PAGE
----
#onenorth

Somewhere in the North of England

I love the north of England, I have lived in the north for more than 20 years, and even before that I sort of considered it my spiritual home. I was brought up just outside Nottingham which is in the East Midlands. But, historically, the River Trent was seen as the dividing line between the north and south, and, as the maternity hospital where I was born was three miles north of the river, and the village where I was brought up was another 5 miles north of that, I have always considered myself to be a northerner. I realise that if you are reading this in Newcastle or Carlisle, you’ll consider that Huddersfield, where I now live, is pretty far south, but I think most people would consider it to be pretty much at the heart of that thing known collectively as “the North” (in England at least; “hello” to my Scottish friends).

As a child I was fascinated by the North. My mother was a Londoner, and my dad had a job in which he travelled the country, but had regularly to visit his head office in London. When this happened in the school holidays, the family would all get in the car and be dropped off at my uncle’s house in North London while my dad went off to the head office. This happened regularly, we would all get into the car, head off towards the M1 motorway and turn left to head south for London. And every time we did this, I thought “what would happen if we turned right and went north?”. And then, one day, we did. I can’t remember why, but we turned right and headed north. And it was early evening in winter, it was getting dark. One of the things I remember vividly was that, as we crossed the Tinsley viaduct near Sheffield, there were jets of flame illuminating the night sky, emanating from the steel works. That left a big impression on me. My romantic notions of “the North” were now enhanced by a mental image that was almost like dragons breathing fire beside the road. Of course, those steel works are not there any more, and have been replaced by the Meadowhall shopping centre, which may be some people’s idea of a romantic venue, but not mine.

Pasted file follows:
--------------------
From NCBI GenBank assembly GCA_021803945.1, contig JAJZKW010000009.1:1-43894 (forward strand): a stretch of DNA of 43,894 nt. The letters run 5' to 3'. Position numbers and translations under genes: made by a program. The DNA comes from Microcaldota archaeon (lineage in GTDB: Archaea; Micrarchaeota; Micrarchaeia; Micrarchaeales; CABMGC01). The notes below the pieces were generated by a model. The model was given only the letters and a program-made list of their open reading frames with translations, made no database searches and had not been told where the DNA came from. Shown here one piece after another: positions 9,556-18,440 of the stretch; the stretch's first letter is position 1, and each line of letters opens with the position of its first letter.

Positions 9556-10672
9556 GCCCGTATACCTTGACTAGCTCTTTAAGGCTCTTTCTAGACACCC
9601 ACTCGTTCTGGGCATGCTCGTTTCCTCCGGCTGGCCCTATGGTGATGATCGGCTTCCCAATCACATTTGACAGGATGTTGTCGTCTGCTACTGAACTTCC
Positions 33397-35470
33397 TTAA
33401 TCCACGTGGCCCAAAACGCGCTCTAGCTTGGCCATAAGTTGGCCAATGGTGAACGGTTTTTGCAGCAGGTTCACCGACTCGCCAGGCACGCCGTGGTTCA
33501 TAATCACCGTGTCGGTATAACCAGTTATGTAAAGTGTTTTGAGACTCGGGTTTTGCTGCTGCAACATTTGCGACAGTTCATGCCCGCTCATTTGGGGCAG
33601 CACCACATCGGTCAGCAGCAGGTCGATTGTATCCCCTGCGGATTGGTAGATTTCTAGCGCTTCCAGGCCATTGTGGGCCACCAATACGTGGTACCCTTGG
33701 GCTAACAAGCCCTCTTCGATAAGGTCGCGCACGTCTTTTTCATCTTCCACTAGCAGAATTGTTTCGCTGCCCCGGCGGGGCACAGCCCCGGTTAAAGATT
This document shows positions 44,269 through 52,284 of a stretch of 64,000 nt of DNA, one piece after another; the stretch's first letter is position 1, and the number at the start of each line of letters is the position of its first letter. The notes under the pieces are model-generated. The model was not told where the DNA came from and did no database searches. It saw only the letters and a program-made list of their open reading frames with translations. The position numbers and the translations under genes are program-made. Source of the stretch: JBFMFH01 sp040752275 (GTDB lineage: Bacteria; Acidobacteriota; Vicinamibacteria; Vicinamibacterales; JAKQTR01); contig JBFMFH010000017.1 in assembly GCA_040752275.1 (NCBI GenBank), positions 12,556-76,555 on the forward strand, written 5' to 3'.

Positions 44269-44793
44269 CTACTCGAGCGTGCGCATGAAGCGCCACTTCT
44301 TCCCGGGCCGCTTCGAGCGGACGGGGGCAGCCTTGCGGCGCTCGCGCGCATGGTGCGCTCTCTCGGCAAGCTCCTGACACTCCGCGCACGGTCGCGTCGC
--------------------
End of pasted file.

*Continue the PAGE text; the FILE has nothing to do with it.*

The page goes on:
Somewhere else in the North of England

It was around this time, or a bit later, that my romantic notions of the North were significantly boosted by studying “Wuthering Heights” at school. And I also had this idea, perhaps fostered by my mother’s declaration that, having left London at the age of 21 she would never go back to live there, that the further north you went, the kinder and more collaborative people got (apologies to my southern friends, I know this is a stereotype). So, having lived in the West Midlands, as well as the East, when I got the opportunity to move to Yorkshire I jumped at it.

Even though I love living in the North, it cannot be denied that some of the infrastructure leaves a lot to be desired. It always amazes me when I visit London and people complain about the Underground. Of course it has its faults, not least being the over-crowding at rush hour, but the fact that you can disappear underground and be whisked miles across the city in quick time is something that residents of most other cities in the country can only dream of. And, there is the issue of the extra investment being pumped into new lines like Crossrail and Thameslink, at the same time that projects such as the proposed electrification of the Transpennine rail line between Manchester and Leeds have been cancelled. So, is it any wonder that people in the North are angry, and suspecting that the south is being favoured?